In these troubled economic times, a great way to save some money is to make your own dough. No, no, no, we don’t mean that you should start printing your own money! We mean it literally; make your own pizza dough. It’s fun, delicious, lets you control your ingredients and is easier to make than you think.
Our philosophy: if you have the equipment, there really is no need to knead. Make the dough hook or dough blade on your stand mixer or food processor do the kneading for you! Don’t have one of these handy contraptions in your kitchen? Just think of kneading dough as a great upper body workout!
Here’s a basic recipe and some of our recommended methods that we’ve learned from friends, family and of course, Rachael Ray:
– Measure 1½ cups of warm water in a measuring cup. Add into that about 1½ teaspoons sugar and one packet (2¼ teaspoons) dry yeast. Let that stand for about 10 minutes until it’s foamy.
– In a big bowl – preferably one that attaches to your stand mixer or food processor – mix 1½ teaspoons salt with 2 cups whole wheat flour and about 2 cups all purpose white flour (unbleached, unbromated usually works best). Once the yeast mix is foamy, dump it into the bowl.
– If you’re kneading by hand: use a plastic or wooden spoon to mix ingredients into a sticky ball, transfer to a floured surface and, as you knead, add small handfuls of white flour to the dough until the it is smooth and elastic.
– If you’re using the dough hook: attach the hook to the machine, and turn it on to the lowest “stir” setting once it’s in the locked position. After the flour and liquids are combined into a sticky mess, start adding small handfuls of white flour to the dough until the dough is smooth and not sticking to the bowl. After a few minutes of letting the machine run on the two lowest settings, as needed, the ball of dough should be clinging to the hook, NOT the bowl.
– If you’re using the dough blade in the food processor: measure all dry ingredients into food processor bowl, make sure the “dough” button is on and start machine. Pour in wet yeast mix and add small spoonfuls of flour until dough forms a cohesive ball that isn’t sticking to the sides of the bowl. This process takes about a minute or two.
– Place the dough in a bowl very lightly coated with oil or cooking spray, cover tightly with plastic wrap and place a kitchen towel on top of the bowl. Let it rise for about an hour and a half, after which time it should have doubled.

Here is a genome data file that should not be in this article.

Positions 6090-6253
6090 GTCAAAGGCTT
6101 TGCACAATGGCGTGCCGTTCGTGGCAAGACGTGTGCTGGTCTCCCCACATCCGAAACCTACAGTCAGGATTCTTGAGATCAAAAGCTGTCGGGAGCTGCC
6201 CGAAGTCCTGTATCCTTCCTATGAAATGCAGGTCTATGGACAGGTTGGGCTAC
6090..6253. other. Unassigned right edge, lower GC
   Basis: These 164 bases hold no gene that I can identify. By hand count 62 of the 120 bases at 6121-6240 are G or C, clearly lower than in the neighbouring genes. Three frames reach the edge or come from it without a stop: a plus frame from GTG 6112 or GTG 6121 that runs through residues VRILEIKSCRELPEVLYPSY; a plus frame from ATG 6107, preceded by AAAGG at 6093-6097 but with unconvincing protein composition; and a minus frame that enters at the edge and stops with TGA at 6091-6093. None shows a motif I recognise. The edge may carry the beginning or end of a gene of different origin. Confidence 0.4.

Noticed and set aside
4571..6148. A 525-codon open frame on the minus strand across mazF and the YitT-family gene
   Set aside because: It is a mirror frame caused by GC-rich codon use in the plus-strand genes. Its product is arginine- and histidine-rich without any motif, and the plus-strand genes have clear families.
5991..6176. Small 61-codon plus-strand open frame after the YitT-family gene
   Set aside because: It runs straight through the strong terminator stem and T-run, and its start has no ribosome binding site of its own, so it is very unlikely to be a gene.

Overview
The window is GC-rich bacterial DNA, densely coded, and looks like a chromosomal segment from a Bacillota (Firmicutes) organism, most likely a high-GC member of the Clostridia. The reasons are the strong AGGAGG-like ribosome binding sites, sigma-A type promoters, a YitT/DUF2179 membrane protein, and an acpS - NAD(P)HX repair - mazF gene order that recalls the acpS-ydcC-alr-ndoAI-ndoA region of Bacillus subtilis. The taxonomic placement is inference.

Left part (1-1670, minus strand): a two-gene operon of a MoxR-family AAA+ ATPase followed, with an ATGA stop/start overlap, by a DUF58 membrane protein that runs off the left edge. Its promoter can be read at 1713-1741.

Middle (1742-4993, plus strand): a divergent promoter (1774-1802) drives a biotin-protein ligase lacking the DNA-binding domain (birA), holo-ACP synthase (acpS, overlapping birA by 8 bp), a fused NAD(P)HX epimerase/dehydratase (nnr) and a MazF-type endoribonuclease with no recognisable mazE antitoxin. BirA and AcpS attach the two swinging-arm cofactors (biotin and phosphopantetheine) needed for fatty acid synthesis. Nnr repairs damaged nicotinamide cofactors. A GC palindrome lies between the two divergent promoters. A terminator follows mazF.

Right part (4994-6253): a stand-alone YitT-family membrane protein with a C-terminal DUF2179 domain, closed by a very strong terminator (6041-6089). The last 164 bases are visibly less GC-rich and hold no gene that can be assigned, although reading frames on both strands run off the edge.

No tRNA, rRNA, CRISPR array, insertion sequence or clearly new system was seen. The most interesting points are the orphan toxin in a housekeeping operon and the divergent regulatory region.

– After the dough has doubled, put it onto a lightly floured surface, punch it down a bit, and cut into two or three pieces, depending on the size crust you desire.
– If you intend to store the dough, wrap each piece tightly in plastic wrap and then place it in a freezer bag. Dough freezes well and placing it in the freezer immediately helps stop the rising process. You’ll find that if you keep your wrapped dough in the refrigerator right after making it, it tends to keep rising and can burst through the plastic wrap.
OK, we get it. Not everyone is as excited about making their own dough at home. So what healthy options are there for pre-made crusts or dough alternatives?
One shortcut, yet still homemade method, is to let the bread machine do the work to make the dough. If you’re still not convinced into making homemade dough, most grocery stores carry pre-made, uncooked dough in the refrigerated section. While you’re there, check for refrigerated dough such as Pillsbury, which is versatile for more than just traditional pizza. And for the super shortcut method, there are a number of pre-packaged crusts available – in thin and regular – such as Boboli and Mama Mary’s.
Let’s not forget about some great crust substitutes such as English muffins, bagels, pita, tortilla, and various types of crackers. Be creative with your base layer, and use what’s on hand. Smaller “crusts” make for great individual servings, and usually hold up well for short cooking periods in the microwave.
Two weeks ago we promised in our post about making a healthier pizza pie that we’d talk about dough. Now we’d love to hear your creative ideas about creating a healthier pizza. Comment right here on the blog or send us e-mails about your successes in the kitchen with homemade pizza and crust at [email protected] Happy Eating!
How Stacey got the shot: on the kitchen counter, 50mm fixed focal length lens at f/1.8. Flash bounced off the ceiling, captured in 1/200th of a second.